Repetitive Focus Automobile Assembly Line Modules combined for many output options Raw materials and Repetitive Focus Automobile Assembly Line Modules combined for many output options Raw materials and module inputs Few modules © 2008 Prentice Hall, Inc. 7 – 15

Process Flow Diagram Frame tube bending Frame-building work cells Frame machining Hot-paint frame painting Process Flow Diagram Frame tube bending Frame-building work cells Frame machining Hot-paint frame painting THE ASSEMBLY LINE TESTING 28 tests Incoming parts Air cleaners Oil tank work cell Fluids and mufflers Handlebars Wheel work cell From Milwaukee on a JIT arrival schedule Shocks and forks Fuel tank work cell Engines and transmissions Fender work cell Roller testing Crating Figure 7. 3 © 2008 Prentice Hall, Inc. 7 – 16

Product Focus þ Facilities are organized by product þ High volume but low variety Product Focus þ Facilities are organized by product þ High volume but low variety of products þ Long, continuous production runs enable efficient processes þ Typically high fixed cost but low variable cost þ Generally less skilled labor © 2008 Prentice Hall, Inc. 7 – 17

Product Focus Continuous Work Flow Few inputs © 2008 Prentice Hall, Inc. Output variations Product Focus Continuous Work Flow Few inputs © 2008 Prentice Hall, Inc. Output variations in size, shape, and packaging 7 – 18

Product Focus D Continuous caster Nucor Steel Plant C Scrap steel A B Ladle Product Focus D Continuous caster Nucor Steel Plant C Scrap steel A B Ladle of molten steel Continuous cast steel sheared into 24 -ton slabs Hot tunnel furnace - 300 ft E Electric furnace F Hot mill for finishing, cooling, and coiling H G I © 2008 Prentice Hall, Inc. 7 – 19

Mass Customization þ The rapid, low-cost production of goods and service to satisfy increasingly Mass Customization þ The rapid, low-cost production of goods and service to satisfy increasingly unique customer desires þ Combines the flexibility of a process focus with the efficiency of a product focus © 2008 Prentice Hall, Inc. 7 – 20

Mass Customization Repetitive Focus Figure 7. 5 Flexible people and equipment Supportive supply chains Mass Customization Repetitive Focus Figure 7. 5 Flexible people and equipment Supportive supply chains Modular techniques Mass Customization Effective scheduling techniques Process-Focused High variety, low volume Low utilization (5% to 25%) General-purpose equipment © 2008 Prentice Hall, Inc. Rapid throughput techniques Product-Focused Low variety, high volume High utilization (70% to 90%) Specialized equipment 7 – 21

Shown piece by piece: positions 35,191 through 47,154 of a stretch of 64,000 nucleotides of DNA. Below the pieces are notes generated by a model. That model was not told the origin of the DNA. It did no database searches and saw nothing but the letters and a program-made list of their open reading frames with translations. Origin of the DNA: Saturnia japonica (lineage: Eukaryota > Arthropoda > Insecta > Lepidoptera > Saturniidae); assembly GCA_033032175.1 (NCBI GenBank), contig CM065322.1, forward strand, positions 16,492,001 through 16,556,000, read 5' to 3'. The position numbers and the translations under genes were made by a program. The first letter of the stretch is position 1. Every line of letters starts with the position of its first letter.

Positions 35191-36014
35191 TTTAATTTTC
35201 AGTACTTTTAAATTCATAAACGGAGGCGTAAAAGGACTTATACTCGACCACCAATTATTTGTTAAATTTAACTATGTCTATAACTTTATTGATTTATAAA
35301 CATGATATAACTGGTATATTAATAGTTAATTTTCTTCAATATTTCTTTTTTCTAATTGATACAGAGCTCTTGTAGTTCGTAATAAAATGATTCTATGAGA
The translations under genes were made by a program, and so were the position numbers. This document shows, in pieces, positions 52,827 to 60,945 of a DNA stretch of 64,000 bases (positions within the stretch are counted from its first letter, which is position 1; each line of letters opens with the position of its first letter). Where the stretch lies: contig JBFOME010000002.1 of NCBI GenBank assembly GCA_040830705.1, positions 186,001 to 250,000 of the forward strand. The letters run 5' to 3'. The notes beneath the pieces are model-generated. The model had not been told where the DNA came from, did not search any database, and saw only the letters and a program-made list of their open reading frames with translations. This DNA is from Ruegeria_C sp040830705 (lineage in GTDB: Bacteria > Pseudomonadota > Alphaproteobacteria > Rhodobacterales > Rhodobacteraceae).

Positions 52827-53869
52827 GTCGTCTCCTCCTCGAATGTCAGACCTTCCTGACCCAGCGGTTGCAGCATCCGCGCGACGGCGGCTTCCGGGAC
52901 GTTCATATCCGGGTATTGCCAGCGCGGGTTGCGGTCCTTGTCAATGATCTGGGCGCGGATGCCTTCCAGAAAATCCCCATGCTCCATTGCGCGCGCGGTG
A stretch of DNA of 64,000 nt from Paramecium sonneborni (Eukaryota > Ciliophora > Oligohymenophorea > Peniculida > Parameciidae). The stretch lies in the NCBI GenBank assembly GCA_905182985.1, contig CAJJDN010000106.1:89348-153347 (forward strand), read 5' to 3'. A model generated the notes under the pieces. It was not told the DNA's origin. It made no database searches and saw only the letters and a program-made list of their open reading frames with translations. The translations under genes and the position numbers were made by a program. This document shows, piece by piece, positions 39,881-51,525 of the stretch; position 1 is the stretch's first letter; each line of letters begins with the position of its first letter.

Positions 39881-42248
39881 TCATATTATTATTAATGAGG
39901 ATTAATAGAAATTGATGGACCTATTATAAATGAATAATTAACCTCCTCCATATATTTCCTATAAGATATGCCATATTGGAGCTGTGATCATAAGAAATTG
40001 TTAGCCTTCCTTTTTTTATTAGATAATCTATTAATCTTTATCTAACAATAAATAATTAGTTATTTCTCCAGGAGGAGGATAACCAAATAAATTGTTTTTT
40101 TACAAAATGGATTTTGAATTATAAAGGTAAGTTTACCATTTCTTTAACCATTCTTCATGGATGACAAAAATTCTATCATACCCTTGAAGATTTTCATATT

Comparison of Processes Process Focus Repetitive Focus Product Focus (Low volume, high variety) (Modular) Comparison of Processes Process Focus Repetitive Focus Product Focus (Low volume, high variety) (Modular) Small quantity, large variety of products Long runs, standardized product made from modules Large quantity, small variety of products Large quantity, large variety of products General purpose equipment Special equipment aids in use of assembly line Special purpose equipment Rapid changeover on flexible equipment (High-volume, low-variety) Mass Customization (High-volume, high-variety) Table 7. 2 © 2008 Prentice Hall, Inc. 7 – 22

Comparison of Processes Process Focus Repetitive Focus Product Focus Mass Customization (Low volume, high Comparison of Processes Process Focus Repetitive Focus Product Focus Mass Customization (Low volume, high variety) (Modular) (High-volume, low-variety) Operators are broadly skilled Employees are modestly trained Operators are less broadly skilled Flexible operators are trained for the necessary customization Many job instructions as each job changes Repetition reduces training and changes in job instructions Few work orders and job instructions because jobs standardized Custom orders require many job instructions (High-volume, high-variety) Table 7. 2 © 2008 Prentice Hall, Inc. 7 – 23

Comparison of Processes Process Focus Repetitive Focus (Low volume, high variety) (Modular) Product Focus Comparison of Processes Process Focus Repetitive Focus (Low volume, high variety) (Modular) Product Focus (High-volume, low-variety) Mass Customization (High-volume, high-variety) Raw material inventories high JIT procurement techniques used Raw material inventories are low Work-inprocess is high JIT inventory techniques used Work-inprocess inventory is low Work-inprocess inventory driven down by JIT, lean production Table 7. 2 © 2008 Prentice Hall, Inc. 7 – 24

Comparison of Processes Process Focus Repetitive Focus (Low volume, high variety) (Modular) Product Focus Comparison of Processes Process Focus Repetitive Focus (Low volume, high variety) (Modular) Product Focus (High-volume, low-variety) Mass Customization (High-volume, high-variety) Units move slowly through the plant Movement is measured in hours and days Swift movement of unit through the facility is typical Goods move swiftly through the facility Finished goods made to order Finished goods made to frequent forecast Finished goods made to forecast and stored Finished goods often build-to-order (BTO) Table 7. 2 © 2008 Prentice Hall, Inc. 7 – 25